It is conventional to obtain the pressures at the four corners and then interpolate in between to enable the determination of moments and shears for the structural design of the raft
Figure 1. 26 Raft foundation plan showing column loads
1.3.2 General consideration in the selection of the foundation depth
Once the geometry of the foundation of the foundation has been found, it is necessary to determine an appropriate depth of the foundation. The following are general considerations which the designers should take into consideration.
a) Usually the foundation should be placed below the depth with minimum moisture
This eliminates the shrinkage and collapse effects of the
variation over the years.
foundation soil. 
In this country a depth of between 1.0 and 1.5 metres is usually 
sufficient. 
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Shallow foundations
b) 
The foundation should be placed below top soil and below depths with roots of tress. The roots are potential water paths which weaken the foundations. 
c) 
The foundations should be sited with due consideration to existing nearby structures. The exaction of the foundation in the vicinity of the existing structures could lead to loss of lateral support of the neighboring structures. 
d) 
Special attention should be taken to foundations supported on expansive soils and those on loose sandy silts which are likely to be saturated during the lifetime of the structure. 
e) 
For water structures viz:  river bridges it is necessary to take extra care to ensure that scouring of the foundation vicinity does not impair the safety of the foundation. It is usual to use gabions in areas where scouring is likely to erode the foundations such as downstream of box culverts and around abutments and pier foundations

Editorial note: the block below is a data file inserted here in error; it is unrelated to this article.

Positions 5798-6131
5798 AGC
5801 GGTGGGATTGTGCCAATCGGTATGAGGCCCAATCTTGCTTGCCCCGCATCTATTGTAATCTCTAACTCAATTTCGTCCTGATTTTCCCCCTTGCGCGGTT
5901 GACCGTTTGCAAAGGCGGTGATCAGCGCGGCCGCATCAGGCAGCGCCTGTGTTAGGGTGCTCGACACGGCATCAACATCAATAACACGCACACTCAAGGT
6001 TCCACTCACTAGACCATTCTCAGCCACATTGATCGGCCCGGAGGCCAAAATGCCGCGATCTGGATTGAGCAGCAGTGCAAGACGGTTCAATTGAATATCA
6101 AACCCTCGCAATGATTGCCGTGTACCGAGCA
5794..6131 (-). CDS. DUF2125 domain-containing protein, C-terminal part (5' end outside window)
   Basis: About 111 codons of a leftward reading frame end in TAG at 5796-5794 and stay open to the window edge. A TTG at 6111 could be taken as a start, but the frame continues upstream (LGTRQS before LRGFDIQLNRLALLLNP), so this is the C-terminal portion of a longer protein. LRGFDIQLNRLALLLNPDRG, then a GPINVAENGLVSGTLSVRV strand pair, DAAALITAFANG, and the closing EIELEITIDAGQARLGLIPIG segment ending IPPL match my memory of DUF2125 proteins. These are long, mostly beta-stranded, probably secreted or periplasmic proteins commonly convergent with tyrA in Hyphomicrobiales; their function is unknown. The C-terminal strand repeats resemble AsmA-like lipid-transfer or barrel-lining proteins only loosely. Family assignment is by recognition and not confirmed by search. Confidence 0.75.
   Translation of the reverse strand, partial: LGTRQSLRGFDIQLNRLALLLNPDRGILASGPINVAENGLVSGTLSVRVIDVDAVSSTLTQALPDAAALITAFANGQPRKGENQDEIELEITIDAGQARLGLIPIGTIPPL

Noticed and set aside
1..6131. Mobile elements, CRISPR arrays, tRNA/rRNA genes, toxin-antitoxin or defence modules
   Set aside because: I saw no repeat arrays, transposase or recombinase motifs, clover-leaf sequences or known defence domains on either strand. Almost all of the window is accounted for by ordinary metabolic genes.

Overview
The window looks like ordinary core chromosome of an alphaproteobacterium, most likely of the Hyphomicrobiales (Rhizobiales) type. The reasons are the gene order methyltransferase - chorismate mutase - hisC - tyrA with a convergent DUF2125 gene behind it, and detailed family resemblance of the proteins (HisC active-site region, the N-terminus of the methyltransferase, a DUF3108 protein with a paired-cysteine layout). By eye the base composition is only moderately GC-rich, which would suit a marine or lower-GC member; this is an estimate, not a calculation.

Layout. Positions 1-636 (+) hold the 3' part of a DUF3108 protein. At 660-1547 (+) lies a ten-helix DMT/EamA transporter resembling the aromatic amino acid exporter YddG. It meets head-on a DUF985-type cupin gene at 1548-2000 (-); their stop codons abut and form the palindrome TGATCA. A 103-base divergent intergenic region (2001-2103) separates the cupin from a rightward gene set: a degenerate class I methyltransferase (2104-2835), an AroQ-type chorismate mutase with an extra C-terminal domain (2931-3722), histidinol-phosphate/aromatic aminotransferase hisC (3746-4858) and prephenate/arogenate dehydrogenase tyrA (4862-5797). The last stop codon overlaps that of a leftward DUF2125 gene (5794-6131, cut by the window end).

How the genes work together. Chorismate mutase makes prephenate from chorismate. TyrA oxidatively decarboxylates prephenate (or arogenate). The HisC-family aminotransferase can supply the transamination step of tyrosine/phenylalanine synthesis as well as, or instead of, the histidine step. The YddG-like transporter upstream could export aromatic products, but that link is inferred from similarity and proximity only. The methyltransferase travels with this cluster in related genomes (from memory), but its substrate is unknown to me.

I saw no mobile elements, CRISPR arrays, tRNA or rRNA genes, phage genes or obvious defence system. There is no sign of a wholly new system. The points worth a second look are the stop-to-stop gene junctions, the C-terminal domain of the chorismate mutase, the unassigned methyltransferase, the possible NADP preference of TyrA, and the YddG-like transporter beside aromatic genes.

f) 
It is preferable to place foundations at one level throughout. None the less if it is not practical to have the foundations at one level, the change of level should be at one plane. Sloping foundation levels should be completely avoided even if they are on rock. There is a risk of the foundation sliding. 
1.3.3 
Foundations for common buildings 
This section deals with foundations for ordinary common buildings. These are single and double storied buildings with structural walls as the main form of support. The spans should generally not be bigger than six metres. The buildings are generally on good bearing soils. The bearing soils include red coffee soils, gravelly soils and firm sandy, gravelly clays. The footing for these common buildings is shown on Figure 1.27. The 600 mm width is a practical width which allows masons to maneuver into the trench.
200150 mm thick masonry wall
100mm slab with BRC no 65 at the top
Damp proof membrane
150 mm minimum drop
100200 mm thick hardcore
A minimum of 1000 mm depth of foundations
600mm wide x 200mm deep mass concrete foundation
Figure 1. 27 Typical strip footing for an ordinary building
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Shallow foundations
The following are the general considerations in the usage of the standard footing.
a) 
No reinforcement is needed for strips where the load can be distributed through 45 ^{o} . 
b) 
The foundations should be excavated and the last 150mm excavation be finalized when the concreting can be done without further delay. This minimizes the softening of the foundation 
c) 
The mass concrete is in mass concrete usually by volume batching to achieve grade 15 concrete. A ratio of 1:3:6 for cement sand and ballast respectively is generally sufficient. 
d) 
Reinforced concrete foundations are done for areas with concentrated loads. These are usually column supports. Grade 25 concrete is the lowest class of concrete allowed in the new BS 8110, but grade 20 of concrete can be considered. 
1.4 
Foundations on difficult soils 
1.4.1 
Foundations on expansive clays 
Introduction The problems associated with expansive soils arise as a result of alternate heaving and
shrinkage of the clays. These soils are typically black or grey and are referred to as black cotton soils in this country. The cycle of expansion and shrinkage is a result of ability of the clays to take in water and retain it in its clay structure. The water absorption leads to expansion of the clay and causes strains in the foundation and the structures supported thereupon. The strains eventually cause the cracks to appear on the walls. The result is structural safety and aesthetics of the buildings are compromised The clay minerals include montmorillonite, illite and kaolinite as discussed in FCE